ABOUT SCHMIDT

Alexander Payne

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“I thought we were making a comedy” drawled Jack Nicholson when accepting his Golden Globe Award for this film as Best Actor in a Drama. About Schmidt is often very funny, particularly when Nicholson responds over-enthusiastically to an acquaintance’s sensitivity to his apparent sadness; or in the ghastly dinner he shares with his future in-laws, led by an alarmingly liberated Kathy Bates. At its heart, though, is the situation of a recently retired widower mentally re-evaluating his past as he drives to the wedding of his beloved daughter (a radiant Hope Davis) and wonders whether, after all, his life has been a failure. This is one of Nicholson’s greatest character performances: deadpan, restrained, but with every expression and movement perfectly inflected and timed. And the ending is a knockout, even by Payne’s standards. It may be the sentimental indulgence of a lonely man, but it feels more like a tender moment of redemption in an unfulfilled life: either way, dramatically satisfying, emotionally overwhelming. (Notes by Neil Sinyard.)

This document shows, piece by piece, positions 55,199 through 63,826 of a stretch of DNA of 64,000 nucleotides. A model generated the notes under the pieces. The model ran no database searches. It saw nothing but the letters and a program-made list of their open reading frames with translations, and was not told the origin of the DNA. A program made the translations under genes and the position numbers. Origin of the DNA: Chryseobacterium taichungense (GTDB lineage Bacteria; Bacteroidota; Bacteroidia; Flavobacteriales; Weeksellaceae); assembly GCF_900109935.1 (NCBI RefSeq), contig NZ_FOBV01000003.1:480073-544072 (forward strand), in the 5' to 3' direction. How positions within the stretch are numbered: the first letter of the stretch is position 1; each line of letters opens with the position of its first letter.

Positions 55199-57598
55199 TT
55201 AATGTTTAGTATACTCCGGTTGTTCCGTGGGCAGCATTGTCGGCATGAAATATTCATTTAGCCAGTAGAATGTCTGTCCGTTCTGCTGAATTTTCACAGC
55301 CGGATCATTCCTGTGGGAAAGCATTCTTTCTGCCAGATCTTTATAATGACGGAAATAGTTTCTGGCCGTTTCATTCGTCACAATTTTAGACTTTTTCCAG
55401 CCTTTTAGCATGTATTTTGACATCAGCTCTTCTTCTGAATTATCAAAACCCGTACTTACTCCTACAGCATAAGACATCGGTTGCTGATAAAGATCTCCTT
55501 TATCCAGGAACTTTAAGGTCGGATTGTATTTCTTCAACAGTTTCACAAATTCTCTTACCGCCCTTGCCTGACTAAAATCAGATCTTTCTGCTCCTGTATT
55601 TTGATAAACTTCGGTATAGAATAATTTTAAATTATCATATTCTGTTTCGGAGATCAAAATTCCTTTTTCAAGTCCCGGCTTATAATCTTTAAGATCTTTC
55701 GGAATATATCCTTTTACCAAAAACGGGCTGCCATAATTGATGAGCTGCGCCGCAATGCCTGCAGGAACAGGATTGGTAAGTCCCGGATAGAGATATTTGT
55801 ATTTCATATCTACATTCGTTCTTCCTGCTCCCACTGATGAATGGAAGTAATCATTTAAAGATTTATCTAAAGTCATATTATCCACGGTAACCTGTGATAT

125 minutes, U.S.A., 2002, Colour, Dolby Digital Stereo, 35mm

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